THREE FEATHERS INC v. James D. Featherstonhaugh, Third-Party Defendant-Appellant.

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Supreme Court, Appellate Division, Third Department, New York.

THREE FEATHERS INC., Appellant, v. James W. ROEMER Jr., Defendant and Third-Party Plaintiff-Respondent, Roemer & Featherstonhaugh P.C., Respondent; James D. Featherstonhaugh, Third-Party Defendant-Appellant.

Decided: March 23, 2000

Before:  CARDONA, P.J., MERCURE, CREW III, PETERS and MUGGLIN, JJ. Dreyer & Boyajian (William J. Dreyer of counsel), Albany, for appellant and third-party defendant-appellant. Roemer, Wallens & Minneaux (John L. Favreau of counsel), Albany, for James W. Roemer Jr., defendant and third-party plaintiff-respondent. Tobin & Dempf (Kevin A. Luibrand of counsel), Albany, for Roemer & Featherstonhaugh P.C., respondent.

Appeals from an order and an amended order of the Supreme Court (Hughes, J.), entered November 25, 1998 and December 2, 1998 in Albany County, which, inter alia, denied plaintiff's motion for summary judgment in lieu of complaint and denied third-party defendant's cross motion to dismiss the third-party complaint.

Defendant James W. Roemer Jr. and third-party defendant James D. Featherstonhaugh were partners in a law firm established in 1976.   In 1984, they converted the partnership to a professional corporation, defendant Roemer and Featherstonhaugh P.C. (hereinafter R & F).   In January 1993, Roemer executed an agreement that guaranteed Chemical Bank payment of any and all liabilities then existing or thereafter incurred by R & F.   In August 1994, Chemical Bank granted a revolving credit loan to R & F secured by a promissory note.   The credit loan agreement was signed by Roemer and Featherstonhaugh and provided for an absolute unconditional guarantee, which waived any legal or equitable defenses.   Finally, in February 1995, Roemer executed another guarantee, again guaranteeing payment to Chemical Bank of any and all liabilities then existing or thereafter incurred and, again, waiving any and all defenses.

Shortly before Roemer signed the second guarantee, Featherstonhaugh announced his resignation from R & F to take effect in June 1995.   Thereafter, on February 12, 1996, plaintiff, a subchapter S corporation owned by Featherstonhaugh and his wife, purchased R & F's promissory note and revolving credit agreement from Chemical Bank. On February 16, 1996, plaintiff declared R & F to be in default and demanded the entire amount due on the promissory note.   When payment was not forthcoming, plaintiff commenced this action by way of a summons and notice of motion for summary judgment in lieu of complaint against Roemer, based upon his guarantees.   Thereafter, Roemer commenced a third-party action against Featherstonhaugh by service of a summons and motion for summary judgment in lieu of third-party complaint.   Featherstonhaugh then cross-moved for summary judgment dismissing the third-party complaint and R & F moved to intervene as a party defendant.   Supreme Court granted R & F's motion to intervene and denied plaintiff's and Roemer's motions for summary judgment, as well as Featherstonhaugh's cross motion to dismiss the third-party complaint.   These appeals by plaintiff and Featherstonhaugh ensued.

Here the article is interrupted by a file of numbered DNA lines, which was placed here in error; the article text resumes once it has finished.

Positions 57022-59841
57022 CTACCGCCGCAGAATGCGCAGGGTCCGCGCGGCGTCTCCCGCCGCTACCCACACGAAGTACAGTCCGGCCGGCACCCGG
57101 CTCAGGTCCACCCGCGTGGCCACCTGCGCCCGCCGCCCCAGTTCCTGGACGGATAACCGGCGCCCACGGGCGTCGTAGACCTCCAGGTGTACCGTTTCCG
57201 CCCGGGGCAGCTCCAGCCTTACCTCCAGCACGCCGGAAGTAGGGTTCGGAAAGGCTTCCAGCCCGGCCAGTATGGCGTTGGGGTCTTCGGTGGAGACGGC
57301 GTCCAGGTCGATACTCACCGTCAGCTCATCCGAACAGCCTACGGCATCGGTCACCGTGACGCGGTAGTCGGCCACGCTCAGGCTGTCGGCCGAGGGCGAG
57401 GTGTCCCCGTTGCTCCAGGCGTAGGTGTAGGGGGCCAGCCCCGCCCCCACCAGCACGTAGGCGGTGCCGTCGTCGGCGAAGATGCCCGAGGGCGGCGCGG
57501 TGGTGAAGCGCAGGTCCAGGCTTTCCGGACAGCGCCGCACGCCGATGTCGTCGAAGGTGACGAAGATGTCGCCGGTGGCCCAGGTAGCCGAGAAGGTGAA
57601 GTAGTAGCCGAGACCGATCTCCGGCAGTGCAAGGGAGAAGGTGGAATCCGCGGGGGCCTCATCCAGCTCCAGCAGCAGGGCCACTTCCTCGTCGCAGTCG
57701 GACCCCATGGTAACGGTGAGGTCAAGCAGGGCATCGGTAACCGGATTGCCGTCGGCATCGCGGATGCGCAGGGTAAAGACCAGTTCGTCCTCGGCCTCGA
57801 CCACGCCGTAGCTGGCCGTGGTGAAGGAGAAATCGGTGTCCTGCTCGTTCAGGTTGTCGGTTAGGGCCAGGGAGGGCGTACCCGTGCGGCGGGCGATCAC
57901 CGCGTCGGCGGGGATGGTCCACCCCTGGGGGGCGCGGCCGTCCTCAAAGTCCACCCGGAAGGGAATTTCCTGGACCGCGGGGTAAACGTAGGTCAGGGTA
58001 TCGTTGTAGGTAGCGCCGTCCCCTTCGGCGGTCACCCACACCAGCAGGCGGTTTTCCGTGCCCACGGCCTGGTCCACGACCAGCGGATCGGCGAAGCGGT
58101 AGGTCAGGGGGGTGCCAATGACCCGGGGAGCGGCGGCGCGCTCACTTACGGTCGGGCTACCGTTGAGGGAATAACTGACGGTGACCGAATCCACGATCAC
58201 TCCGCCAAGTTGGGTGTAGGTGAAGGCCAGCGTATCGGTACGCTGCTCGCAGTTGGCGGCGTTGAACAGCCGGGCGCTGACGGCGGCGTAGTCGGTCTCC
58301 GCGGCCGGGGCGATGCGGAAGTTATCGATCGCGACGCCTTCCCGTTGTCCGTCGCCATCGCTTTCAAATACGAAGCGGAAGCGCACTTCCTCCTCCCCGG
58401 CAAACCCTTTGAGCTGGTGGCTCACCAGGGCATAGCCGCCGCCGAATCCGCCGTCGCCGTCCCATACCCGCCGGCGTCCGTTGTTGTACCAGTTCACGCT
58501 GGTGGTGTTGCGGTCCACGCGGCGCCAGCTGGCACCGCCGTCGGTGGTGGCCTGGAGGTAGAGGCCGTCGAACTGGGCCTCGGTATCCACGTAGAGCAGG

As a starting point, we agree that plaintiff made out a prima facie case for summary judgment based upon Roemer's guarantee as it established the existence of the underlying promissory note, the guarantee and R & F's failure to pay after demand for payment (see, Money Store of N.Y. v. Kuprianchik, 240 A.D.2d 398, 658 N.Y.S.2d 1019).   Equally persuasive is plaintiff's and Featherstonhaugh's contention that Supreme Court erred in finding the existence of questions of fact as to whether plaintiff is subject to the defenses of fraud in the inducement, misappropriation and diversion of income and bad-faith impairment of collateral.   Nothing in the record before us reveals that plaintiff took the instruments in question with notice of any defense or claim against them, and the assertion that Featherstonhaugh fraudulently induced Roemer to enter into the various agreements with Chemical Bank does not constitute a defense against Chemical Bank from whom plaintiff took the instruments.   Accordingly, plaintiff is a holder in due course of those negotiable instruments free of the foregoing defenses raised by Roemer and R & F (see, UCC 3-302, 3-305).   Furthermore, contrary to the contentions of Roemer and R & F, such defenses are not so intertwined with the promissory note and guarantees as to render a grant of summary judgment premature (compare, Eurotech Dev. v. Adirondack Pennysaver, 224 A.D.2d 738, 739, 636 N.Y.S.2d 956).

 We arrive at a different conclusion, however, with regard to the defense of champerty.   Judiciary Law § 489 prohibits a corporation from taking a “promissory note * * * or other thing in action * * * with the intent and for the purpose of bringing an action or proceeding thereon”, and the intent and purpose of a purchaser usually is a question of fact (see, Fairchild Hiller Corp. v. McDonnell Douglas Corp., 28 N.Y.2d 325, 330, 321 N.Y.S.2d 857, 270 N.E.2d 691).   Here, there clearly is a question of fact as to whether plaintiff purchased the instruments in question for the sole purpose of bringing an action thereon against Roemer and, as such, plaintiff's motion for summary judgment was properly denied.   As a final matter, we note that R & F has raised a material issue of fact with regard to the alleged default on the promissory note.   We have considered the remaining contentions of plaintiff and Featherstonhaugh and find them to be without merit.

ORDERED that the order and amended order are affirmed, without costs.



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